US Congressman Accuses LIV CEO Greg Norman of Pushing Saudi “Propaganda” | LIV golf series

Greg Norman has been accused of promoting Saudi “propaganda” following meetings with Washington lawmakers, in which the Australian golfer sought support for the Saudi-backed LIV Series in its bitter dispute with the PGA Tour.

Norman, who holds the role of CEO of LIV and was the public face of the breakaway tour, apparently came to the US capital this week to criticize what he called the PGA’s “anti-competitive efforts” to stifle LIV.

But – aside from a few lawmakers who allegedly tried to take a picture with Norman – the Saudi tour instead faced considerable backlash from both Democrats and Republicans, who defended the PGA and accused LIV of being little more than a sports washing vehicle for the kingdom.

Tim Burchett, a Republican congressman from Tennessee, left a Republican Study Committee meeting Wednesday where dozens of his party colleagues met with Norman, expressing dismay that congressmen were discussing a league. of golf backed by Saudi funds. He also called Norman’s LIV intonation “propaganda”.

“We have to get out of bed with these people. They are bad actors. We need to keep them at a safe distance, ”Burchett told the Guardian. He cited the 9/11 attacks on the United States, the assassination of Saudi journalist Jamal Khashoggi and the kingdom’s treatment of gays and women, which he called “simply unacceptable”.

While Burchett is a conservative Republican, the LIV has also been targeted from the left. Democratic Senator Dick Durbin he said earlier this month on Twitter that the LIV tour used a “golf glove [to] try to cover a bloody hand ”of the Saudi government. He added that the series was part of an “ongoing, desperate attempt to clean up [Saudi Arabia’s] Image”.

Durbin added in a second tweet: “The money should not be allowed to cover the murder and dismemberment of a journalist or the incarceration and harassment of activists such as Raif Badawi, Waleed Abu Ak-Khair and Salma al-Shehab.”

LIV spokesman Jonathan Grella said, Greg Norman had a very productive day on Capitol Hill today in front of about 60 members of Congress. His message about the advantages of competition has been very well received, even if a couple of congressmen say otherwise. “

Although LIV and the PGA are engaged in litigation in the United States involving allegations that the PGA engaged in anti-competitive practices, some lawmakers have asked whether supporters of the Saudi-backed tour, which is owned by the sovereign wealth fund of the ‘Saudi Arabia, they are supposed to be foreign agents of the kingdom.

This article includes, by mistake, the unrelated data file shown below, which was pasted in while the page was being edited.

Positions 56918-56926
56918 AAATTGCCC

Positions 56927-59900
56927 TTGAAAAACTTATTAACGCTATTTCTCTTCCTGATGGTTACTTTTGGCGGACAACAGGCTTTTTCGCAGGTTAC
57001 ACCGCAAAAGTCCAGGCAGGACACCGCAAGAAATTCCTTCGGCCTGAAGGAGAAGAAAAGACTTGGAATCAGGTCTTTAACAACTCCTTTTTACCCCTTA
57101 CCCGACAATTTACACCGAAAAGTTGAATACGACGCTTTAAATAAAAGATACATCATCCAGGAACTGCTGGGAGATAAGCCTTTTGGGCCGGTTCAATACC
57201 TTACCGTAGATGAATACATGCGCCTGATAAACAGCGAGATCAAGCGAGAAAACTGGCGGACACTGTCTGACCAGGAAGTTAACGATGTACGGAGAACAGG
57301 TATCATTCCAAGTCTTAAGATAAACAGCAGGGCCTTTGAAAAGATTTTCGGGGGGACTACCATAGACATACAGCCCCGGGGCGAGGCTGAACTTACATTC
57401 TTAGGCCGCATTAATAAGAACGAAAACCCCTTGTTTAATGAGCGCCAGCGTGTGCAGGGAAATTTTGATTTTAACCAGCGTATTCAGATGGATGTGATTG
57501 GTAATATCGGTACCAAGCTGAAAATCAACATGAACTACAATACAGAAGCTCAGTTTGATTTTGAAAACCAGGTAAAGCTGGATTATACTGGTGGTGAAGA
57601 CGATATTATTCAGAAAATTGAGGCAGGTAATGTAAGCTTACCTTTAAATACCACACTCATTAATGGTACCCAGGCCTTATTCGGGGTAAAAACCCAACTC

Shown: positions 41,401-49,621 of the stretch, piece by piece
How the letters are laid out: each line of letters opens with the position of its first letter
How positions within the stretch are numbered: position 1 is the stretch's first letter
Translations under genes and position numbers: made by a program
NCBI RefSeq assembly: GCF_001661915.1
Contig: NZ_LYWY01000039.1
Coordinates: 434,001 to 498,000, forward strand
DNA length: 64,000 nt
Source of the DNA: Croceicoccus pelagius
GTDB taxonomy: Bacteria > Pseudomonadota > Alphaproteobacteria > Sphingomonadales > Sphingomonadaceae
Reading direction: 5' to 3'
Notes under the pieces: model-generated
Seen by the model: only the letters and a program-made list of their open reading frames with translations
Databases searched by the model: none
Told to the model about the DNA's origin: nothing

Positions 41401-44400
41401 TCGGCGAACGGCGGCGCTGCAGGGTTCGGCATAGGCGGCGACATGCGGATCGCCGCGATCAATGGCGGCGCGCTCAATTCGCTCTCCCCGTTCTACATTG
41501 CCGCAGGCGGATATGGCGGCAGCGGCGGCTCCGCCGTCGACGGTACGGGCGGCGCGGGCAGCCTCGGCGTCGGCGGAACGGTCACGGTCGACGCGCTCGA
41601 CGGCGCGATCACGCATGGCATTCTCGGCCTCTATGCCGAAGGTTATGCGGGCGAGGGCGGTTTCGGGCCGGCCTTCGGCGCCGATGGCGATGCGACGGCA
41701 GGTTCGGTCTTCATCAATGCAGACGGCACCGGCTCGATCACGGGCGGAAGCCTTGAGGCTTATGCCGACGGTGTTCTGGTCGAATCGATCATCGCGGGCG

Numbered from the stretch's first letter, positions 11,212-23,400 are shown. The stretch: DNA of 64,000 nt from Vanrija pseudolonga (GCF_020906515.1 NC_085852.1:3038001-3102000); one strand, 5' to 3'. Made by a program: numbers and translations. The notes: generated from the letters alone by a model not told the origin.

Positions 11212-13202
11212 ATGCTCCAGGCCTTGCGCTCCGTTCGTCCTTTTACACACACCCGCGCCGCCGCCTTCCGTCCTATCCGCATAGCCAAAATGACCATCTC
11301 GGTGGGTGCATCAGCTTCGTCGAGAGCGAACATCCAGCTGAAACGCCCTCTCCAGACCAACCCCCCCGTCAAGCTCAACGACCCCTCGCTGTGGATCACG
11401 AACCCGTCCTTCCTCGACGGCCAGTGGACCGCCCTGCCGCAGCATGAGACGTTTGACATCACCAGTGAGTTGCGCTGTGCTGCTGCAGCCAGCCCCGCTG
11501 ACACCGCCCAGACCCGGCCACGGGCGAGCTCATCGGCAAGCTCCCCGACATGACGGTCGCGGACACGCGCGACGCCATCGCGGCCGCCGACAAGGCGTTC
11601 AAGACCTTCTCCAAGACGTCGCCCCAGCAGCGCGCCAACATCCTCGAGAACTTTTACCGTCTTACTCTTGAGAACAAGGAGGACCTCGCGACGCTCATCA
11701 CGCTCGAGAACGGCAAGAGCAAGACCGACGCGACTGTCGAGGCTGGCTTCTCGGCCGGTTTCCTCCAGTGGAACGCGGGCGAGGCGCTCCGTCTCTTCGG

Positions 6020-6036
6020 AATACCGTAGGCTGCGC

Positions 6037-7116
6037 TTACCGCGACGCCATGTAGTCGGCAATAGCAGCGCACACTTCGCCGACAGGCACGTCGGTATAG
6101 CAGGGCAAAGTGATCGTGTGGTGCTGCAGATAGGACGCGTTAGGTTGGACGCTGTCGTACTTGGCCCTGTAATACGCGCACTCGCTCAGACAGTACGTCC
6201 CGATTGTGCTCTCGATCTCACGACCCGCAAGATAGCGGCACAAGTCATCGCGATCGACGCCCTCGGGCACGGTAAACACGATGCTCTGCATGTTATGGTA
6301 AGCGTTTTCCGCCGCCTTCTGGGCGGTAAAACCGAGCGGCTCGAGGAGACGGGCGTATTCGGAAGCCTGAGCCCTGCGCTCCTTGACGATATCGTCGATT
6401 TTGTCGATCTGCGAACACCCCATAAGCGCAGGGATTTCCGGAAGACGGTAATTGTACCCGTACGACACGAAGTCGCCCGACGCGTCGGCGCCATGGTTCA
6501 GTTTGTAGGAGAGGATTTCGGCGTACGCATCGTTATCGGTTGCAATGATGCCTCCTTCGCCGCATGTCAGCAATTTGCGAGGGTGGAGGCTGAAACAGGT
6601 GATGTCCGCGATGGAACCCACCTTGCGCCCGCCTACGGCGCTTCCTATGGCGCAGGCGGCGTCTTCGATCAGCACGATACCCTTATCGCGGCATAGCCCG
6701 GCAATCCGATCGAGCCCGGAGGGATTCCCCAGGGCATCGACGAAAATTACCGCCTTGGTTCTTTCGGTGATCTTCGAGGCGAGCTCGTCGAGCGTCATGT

Department of Justice rules require agents of “foreign presidents” who are engaged in “political activities” to disclose their relationship with the foreign principal – in this case, Saudi Arabia – as well as receipts, contracts and payments in support of these activities. The Justice Department has notably stepped up enforcement of such rules – known as the Foreign Agent Registration Act (Fara) – over the past 12 months and has accused people the department deemed to have acted as foreign agents without disclosing their activities.

Chip Roy, a Conservative Republican congressman from Texas, in a July letter called on the DOJ to investigate “potential violations” of Fara’s rules.

“The Kingdom of Saudi Arabia is funneling money through its Public Investment Fund (PIF) to defend LIV Golf as a public relations exercise. In other words, foreign government dollars are used to enhance that government’s brand and positioning here in the United States, ”Roy wrote.

A legal expert interviewed by the Guardian said that business ventures owned by foreign governments sometimes get out of control, but not when owned by a nation’s sovereign wealth fund and not when there are legitimate questions as to whether the company has also public relations objectives that involve the image of the country abroad.

“I think there are many signs that LIV is not a typical commercial interest. I think there are many reasons why the DoJ could potentially kick the tires on this one. I wouldn’t be surprised if they did, “said Matt Sanderson, a Caplin & Drysdale attorney who specializes in Fara cases. Sanderson said it was unclear whether LIV intended to make a long-term profit, raising further questions about its intentions.

He added that while he did not feel that golfers who enrolled in LIV should have applied personally under Fara, he said that any individual who talks to government officials or engages in public relations activities would most likely be examined if did not disclose their business.

Asked whether the LIV officials would file under Fara, Grella said, “Our lawyers have informed us it’s not applicable.”

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